David Harewood: 'Young black actors must go to US'
Tuesday 31 January 2012
David Harewood has criticised the lack of opportunities for young black actors in the UK and has advised them to consider heading to the US.
The star - who was recently awarded an MBE - said there was a lack of "authoritative, strong black characters" for British actors.
Birmingham-born Harewood blamed the British TV industry for its lack of risk-taking and said it was less "ambitious" than its US counterpart.
Harewood, 46, made his comments at the launch of Homeland, a new US drama series in which he stars that is shortly to be screened by Channel 4.
Harewood plays the director of a CIA counter-terrorism team in the Golden Globe-winning thriller, also starring fellow Brit Damian Lewis, as well as Claire Danes and Mandy Patinkin.
He said: "Unfortunately there really aren't that many roles for authoritative, strong, black characters in this country. We just don't write those characters, that's a fact."
Harewood said British actor Idris Elba - who found fame in Baltimore-based The Wire - had talked to him about the greater opportunities offered across the Atlantic.
He said: "I can remember talking to Idris years ago about these frustrations and he told me 'I'm going to America', and I kind of thought, 'What are you doing that for?'.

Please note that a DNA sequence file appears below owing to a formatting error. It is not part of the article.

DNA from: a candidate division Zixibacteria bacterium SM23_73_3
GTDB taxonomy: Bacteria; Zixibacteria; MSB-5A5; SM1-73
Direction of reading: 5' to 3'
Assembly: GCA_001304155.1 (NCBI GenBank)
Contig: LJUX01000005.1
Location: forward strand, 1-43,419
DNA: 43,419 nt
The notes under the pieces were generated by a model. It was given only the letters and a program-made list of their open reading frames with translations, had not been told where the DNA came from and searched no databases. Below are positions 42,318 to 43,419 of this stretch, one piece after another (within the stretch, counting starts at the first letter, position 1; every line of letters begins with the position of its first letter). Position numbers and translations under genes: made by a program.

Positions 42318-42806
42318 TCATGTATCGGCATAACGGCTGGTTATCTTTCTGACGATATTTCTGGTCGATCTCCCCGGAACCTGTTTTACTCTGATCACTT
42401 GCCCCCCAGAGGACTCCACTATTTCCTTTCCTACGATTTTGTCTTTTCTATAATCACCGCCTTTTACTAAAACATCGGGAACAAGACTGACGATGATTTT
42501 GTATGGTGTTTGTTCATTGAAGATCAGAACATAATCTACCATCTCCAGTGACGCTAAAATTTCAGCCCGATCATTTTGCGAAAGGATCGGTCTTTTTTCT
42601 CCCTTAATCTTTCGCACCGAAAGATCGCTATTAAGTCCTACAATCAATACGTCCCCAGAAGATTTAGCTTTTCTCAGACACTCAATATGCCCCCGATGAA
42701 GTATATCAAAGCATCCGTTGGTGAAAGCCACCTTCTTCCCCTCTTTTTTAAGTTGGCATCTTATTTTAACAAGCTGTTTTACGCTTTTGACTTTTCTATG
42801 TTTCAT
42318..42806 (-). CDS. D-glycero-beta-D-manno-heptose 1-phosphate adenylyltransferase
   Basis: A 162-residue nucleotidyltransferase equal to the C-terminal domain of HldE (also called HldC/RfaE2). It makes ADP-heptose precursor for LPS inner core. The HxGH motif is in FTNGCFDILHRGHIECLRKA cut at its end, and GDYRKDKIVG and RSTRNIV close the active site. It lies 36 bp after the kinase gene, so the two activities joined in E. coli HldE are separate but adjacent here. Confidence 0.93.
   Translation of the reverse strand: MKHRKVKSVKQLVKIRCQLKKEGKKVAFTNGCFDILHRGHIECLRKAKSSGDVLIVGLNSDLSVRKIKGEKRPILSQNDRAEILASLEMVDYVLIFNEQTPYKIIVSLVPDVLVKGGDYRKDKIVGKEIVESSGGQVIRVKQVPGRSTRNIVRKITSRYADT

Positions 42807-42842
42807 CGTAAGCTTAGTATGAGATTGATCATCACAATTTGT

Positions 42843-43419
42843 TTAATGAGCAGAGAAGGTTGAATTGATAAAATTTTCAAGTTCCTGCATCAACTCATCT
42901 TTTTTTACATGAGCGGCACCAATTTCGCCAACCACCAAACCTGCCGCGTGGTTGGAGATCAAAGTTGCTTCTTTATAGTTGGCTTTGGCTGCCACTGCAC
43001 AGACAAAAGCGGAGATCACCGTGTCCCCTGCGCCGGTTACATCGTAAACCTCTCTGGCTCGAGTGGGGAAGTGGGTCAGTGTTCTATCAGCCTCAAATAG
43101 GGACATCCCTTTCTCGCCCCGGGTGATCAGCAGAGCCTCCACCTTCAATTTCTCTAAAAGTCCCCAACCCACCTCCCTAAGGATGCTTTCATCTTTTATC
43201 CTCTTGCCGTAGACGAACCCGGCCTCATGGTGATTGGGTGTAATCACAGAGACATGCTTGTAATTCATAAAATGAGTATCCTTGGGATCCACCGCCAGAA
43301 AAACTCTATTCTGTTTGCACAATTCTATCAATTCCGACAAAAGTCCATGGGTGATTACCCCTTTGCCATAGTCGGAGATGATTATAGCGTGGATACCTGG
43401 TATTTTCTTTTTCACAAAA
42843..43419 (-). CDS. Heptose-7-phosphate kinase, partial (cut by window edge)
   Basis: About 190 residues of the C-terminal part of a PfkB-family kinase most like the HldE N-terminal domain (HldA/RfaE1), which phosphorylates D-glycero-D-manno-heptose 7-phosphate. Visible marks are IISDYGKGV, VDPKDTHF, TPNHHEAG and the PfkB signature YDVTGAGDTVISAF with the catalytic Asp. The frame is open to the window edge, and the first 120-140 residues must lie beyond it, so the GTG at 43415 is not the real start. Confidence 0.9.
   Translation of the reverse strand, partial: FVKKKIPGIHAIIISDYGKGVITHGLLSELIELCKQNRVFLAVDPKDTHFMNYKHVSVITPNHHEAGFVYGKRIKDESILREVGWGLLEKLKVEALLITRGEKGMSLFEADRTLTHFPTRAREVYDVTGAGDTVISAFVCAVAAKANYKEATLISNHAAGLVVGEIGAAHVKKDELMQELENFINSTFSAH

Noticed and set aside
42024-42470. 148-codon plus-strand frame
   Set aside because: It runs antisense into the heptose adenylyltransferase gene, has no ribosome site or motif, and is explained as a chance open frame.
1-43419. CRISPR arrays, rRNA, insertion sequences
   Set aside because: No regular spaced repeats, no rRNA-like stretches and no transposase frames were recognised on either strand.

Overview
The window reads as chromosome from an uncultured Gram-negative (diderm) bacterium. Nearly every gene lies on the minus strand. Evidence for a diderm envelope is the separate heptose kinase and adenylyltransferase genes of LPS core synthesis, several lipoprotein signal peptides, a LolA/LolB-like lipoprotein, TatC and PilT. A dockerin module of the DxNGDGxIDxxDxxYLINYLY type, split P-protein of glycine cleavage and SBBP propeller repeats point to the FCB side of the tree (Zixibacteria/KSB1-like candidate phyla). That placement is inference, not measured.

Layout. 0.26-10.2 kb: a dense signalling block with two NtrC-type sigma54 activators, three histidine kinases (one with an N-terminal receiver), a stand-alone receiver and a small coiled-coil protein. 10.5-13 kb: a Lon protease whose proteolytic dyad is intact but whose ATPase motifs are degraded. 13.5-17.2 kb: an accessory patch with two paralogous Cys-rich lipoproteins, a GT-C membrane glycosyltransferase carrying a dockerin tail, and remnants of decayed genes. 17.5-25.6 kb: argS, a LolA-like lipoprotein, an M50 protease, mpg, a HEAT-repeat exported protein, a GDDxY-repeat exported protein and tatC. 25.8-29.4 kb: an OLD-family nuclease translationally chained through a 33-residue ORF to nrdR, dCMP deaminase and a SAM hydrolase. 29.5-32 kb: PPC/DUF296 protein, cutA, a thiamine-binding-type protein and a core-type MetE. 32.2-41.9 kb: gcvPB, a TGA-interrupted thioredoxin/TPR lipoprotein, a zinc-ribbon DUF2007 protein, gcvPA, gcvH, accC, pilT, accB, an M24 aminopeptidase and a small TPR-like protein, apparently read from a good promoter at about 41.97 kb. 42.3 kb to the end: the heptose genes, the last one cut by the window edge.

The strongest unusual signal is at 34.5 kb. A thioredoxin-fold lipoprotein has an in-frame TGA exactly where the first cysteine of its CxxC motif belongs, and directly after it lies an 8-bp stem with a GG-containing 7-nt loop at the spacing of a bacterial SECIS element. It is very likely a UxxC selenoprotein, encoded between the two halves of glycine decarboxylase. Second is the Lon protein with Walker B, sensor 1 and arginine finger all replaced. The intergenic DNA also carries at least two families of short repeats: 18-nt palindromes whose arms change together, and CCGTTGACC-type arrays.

"Look at him now. He's a huge star; he made the right decision, even though it took him a long time to crack the US.
"I knew what I needed to do. I simply wouldn't have been given a role of that strength and authority in the UK."
Harewood has received acclaim for his portrayal of Nelson Mandela in BBC drama Mrs Mandela and the late Martin Luther King in London play The Mountaintop.
"Nelson Mandela and Martin Luther King are great roles, but they are very few and far between for us," he said.
"I don't want to trash this place, but I do think there is a certain lack of ambition in terms of telling a global story," he said.
"It's quite parochial sometimes. I don't think it's as ambitious. When you're sitting down watching the best of American TV, it is risk-taking."
He advised aspiring black British thespians to try their craft in the US.
"I would encourage, particularly young, black actors, to get to America or to at least try and have that ambition in your back pocket.
"They do seem to embrace a more diverse palette, and I think that's sad but that's just a fact. So I would encourage people to get there as quickly as they can."
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